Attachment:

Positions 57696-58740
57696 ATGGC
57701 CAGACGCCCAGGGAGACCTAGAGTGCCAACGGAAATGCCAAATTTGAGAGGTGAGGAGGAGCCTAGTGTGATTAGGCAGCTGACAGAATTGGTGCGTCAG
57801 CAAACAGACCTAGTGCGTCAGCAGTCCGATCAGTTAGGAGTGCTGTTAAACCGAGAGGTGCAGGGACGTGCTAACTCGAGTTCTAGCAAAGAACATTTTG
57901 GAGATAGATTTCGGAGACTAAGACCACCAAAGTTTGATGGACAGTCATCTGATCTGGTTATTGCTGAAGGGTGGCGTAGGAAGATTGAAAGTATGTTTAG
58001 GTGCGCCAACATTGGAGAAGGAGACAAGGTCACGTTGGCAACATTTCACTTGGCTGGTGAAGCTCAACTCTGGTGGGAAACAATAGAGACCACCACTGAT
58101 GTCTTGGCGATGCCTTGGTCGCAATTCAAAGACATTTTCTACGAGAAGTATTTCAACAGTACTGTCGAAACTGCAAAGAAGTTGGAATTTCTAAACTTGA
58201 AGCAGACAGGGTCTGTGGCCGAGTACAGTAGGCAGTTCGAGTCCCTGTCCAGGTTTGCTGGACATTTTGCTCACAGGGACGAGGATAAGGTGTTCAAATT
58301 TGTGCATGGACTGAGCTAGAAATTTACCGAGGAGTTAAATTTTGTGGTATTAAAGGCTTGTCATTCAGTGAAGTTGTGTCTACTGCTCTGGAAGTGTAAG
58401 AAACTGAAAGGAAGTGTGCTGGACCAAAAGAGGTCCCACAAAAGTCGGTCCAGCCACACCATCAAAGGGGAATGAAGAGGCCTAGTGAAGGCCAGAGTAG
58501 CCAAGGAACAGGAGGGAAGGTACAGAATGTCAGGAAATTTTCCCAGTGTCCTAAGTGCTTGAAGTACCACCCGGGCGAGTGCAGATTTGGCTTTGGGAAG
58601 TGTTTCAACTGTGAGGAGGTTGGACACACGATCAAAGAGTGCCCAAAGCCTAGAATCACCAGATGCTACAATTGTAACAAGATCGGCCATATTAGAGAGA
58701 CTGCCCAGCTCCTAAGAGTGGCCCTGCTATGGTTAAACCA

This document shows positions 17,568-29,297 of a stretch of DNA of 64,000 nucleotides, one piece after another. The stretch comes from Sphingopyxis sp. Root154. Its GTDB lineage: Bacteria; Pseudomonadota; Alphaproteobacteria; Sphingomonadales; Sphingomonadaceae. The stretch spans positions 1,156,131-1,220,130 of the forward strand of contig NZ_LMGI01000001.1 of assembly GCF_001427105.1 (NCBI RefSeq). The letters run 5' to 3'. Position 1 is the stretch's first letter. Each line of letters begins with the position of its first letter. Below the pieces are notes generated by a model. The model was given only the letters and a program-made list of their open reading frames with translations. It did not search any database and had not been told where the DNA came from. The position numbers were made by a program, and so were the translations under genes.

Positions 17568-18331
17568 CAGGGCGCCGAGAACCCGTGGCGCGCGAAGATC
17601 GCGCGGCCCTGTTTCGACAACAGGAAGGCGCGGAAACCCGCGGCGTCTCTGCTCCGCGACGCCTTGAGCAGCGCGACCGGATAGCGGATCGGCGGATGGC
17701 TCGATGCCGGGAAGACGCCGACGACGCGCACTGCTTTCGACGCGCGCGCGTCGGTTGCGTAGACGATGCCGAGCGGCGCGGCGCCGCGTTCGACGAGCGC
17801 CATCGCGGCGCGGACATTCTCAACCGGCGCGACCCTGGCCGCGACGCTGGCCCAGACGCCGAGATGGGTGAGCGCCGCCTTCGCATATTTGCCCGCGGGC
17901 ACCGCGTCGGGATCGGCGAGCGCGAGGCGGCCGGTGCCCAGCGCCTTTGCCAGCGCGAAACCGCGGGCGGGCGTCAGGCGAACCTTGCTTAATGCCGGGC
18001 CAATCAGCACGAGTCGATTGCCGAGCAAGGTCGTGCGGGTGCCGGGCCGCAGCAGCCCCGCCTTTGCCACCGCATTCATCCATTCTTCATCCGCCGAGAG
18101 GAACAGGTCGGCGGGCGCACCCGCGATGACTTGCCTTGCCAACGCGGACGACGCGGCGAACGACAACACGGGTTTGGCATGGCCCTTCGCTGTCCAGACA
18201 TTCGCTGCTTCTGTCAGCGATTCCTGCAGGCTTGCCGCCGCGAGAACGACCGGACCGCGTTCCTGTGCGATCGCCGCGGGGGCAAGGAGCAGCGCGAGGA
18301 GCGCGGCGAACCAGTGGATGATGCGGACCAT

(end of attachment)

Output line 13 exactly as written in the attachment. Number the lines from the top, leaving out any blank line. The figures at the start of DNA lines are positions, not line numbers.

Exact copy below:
58701 CTGCCCAGCTCCTAAGAGTGGCCCTGCTATGGTTAAACCA